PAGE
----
The Haitian Revolution (The Revolt That Birthed a nation - Part 3)



Wednesday, August 17, 2016

Caribbean Culture: Where Does Winding Come From?

Where Does Winding Come From?
by Kaya Omodele .@The Abeng (first published in Method Mecca @ZigZee)

     A while ago, I stumbled across a website where someone was asking "How do you wine dance?" (you know, winding, wineing, wining, however you want spell winding your waistline) Then in the comments/replies, X-amount of people jumped in with they own answers, without thinking, knowing or even considering logic before opening their mouths. ;-)
     Trinis, Yardies, Bajans, GTs, people from the biggest to smallest islands, everybody claiming is they island, and their island alone, that invented winding. And what's more, nuff of them insisted their island wind the best.

     Then, somebody interjected, writing how "Africa is where the dance originated." But, that comment just sat there, unnoticed, midst the bag of noise that surrounded it. So, make me set the whole controversy straight:

     Winding didn't start with dutty wine (dutty wind) nor go-go wine nor dollar wine nor even tiny winey. There's a reason every island knows it, from Jamaica to Trinidad, down to even Bahia in Brazil; even if people perform it with different styles and in different fashions. And it's because of the one thing we all have in common, but nuff of we choose to forget.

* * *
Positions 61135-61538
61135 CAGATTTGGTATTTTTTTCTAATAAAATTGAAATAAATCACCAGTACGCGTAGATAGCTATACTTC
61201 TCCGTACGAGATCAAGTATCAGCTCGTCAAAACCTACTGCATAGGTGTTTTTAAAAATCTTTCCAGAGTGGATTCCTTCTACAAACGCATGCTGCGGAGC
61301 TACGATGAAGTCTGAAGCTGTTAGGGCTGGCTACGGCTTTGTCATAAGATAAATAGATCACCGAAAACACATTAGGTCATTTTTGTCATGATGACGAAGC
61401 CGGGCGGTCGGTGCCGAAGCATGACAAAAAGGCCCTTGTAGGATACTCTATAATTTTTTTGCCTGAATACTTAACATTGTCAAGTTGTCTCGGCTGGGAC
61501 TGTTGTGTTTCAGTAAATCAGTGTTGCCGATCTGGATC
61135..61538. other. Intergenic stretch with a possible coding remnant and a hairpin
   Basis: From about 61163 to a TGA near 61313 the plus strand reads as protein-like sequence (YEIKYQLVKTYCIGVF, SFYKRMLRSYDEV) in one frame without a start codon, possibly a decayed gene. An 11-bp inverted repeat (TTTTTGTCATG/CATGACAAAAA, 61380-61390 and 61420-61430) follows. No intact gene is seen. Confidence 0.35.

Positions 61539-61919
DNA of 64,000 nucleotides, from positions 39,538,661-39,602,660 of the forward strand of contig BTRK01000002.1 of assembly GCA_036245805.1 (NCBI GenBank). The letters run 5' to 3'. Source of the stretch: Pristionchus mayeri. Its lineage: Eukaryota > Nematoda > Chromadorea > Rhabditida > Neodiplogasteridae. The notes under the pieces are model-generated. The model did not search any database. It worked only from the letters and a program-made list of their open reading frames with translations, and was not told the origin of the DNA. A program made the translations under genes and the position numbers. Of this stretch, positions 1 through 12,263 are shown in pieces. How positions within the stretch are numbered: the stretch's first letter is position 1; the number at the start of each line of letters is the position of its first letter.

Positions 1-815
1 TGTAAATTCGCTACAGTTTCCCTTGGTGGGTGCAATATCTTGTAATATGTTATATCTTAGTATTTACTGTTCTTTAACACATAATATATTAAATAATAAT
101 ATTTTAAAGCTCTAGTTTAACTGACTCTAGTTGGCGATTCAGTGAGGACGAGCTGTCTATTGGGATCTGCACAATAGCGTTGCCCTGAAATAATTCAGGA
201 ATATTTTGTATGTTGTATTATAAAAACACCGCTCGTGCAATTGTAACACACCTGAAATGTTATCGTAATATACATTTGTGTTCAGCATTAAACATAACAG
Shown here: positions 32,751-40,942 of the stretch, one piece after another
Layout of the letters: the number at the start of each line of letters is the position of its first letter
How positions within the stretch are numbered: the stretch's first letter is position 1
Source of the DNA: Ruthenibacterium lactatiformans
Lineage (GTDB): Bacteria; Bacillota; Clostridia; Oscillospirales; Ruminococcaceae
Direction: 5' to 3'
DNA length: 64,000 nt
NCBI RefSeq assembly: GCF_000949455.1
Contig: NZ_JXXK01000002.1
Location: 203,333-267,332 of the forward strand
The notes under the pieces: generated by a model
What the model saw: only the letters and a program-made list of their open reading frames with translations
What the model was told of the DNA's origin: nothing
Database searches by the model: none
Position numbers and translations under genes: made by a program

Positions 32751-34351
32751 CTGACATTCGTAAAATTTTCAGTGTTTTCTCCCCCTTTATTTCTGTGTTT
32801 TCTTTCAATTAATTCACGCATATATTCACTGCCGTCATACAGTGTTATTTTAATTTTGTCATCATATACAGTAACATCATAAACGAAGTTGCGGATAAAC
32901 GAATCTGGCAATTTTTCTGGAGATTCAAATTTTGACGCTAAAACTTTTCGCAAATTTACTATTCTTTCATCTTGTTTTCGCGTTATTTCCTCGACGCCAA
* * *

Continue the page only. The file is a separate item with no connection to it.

Africa. Africans. Yes, them - the ancestors.

African Dance

     You see, from the earliest times, dancing has played significant roles in African societies. In day to day tribal life, dances were used to ward off evil, express emotions, display fertility, ask for blessings in peace and in war, and even worship in rituals. Not to mention, dance throughout the continent was also used in celebration ceremonies such as marriage, birth and harvest. In other words, dancing affirmed life.

     African dance is distinct in some ways from dancing in other parts of the world where a dancer's entire body acts as a single unit (you ever see people waltz?). In most areas around the world, dancers are taught to keep strict lines in body flow and movement. Not so in African dancing, where the dancer is almost always moving different sections of his/her body to different counts within the rhythm itself. The movement in African dance is much more complex as the various segments of the dancer's body move in conjunction with each other.

Caribbean Dance

     Now compare this to Caribbean dancing. Notice how in dancehall a woman will move her waistline in a different timing than her shoulders and arms. Just like in soca and calypso.
      Now except for spiritual dances like Nyahbingi and Shango, the dancing most of us do here in the West is celebratory and not so much spirituality. But you can still see Africa in the winding skill Caribbean women possess.
     Some things are just imbedded in the genes. Know thyself and recognize!


Abeng Feature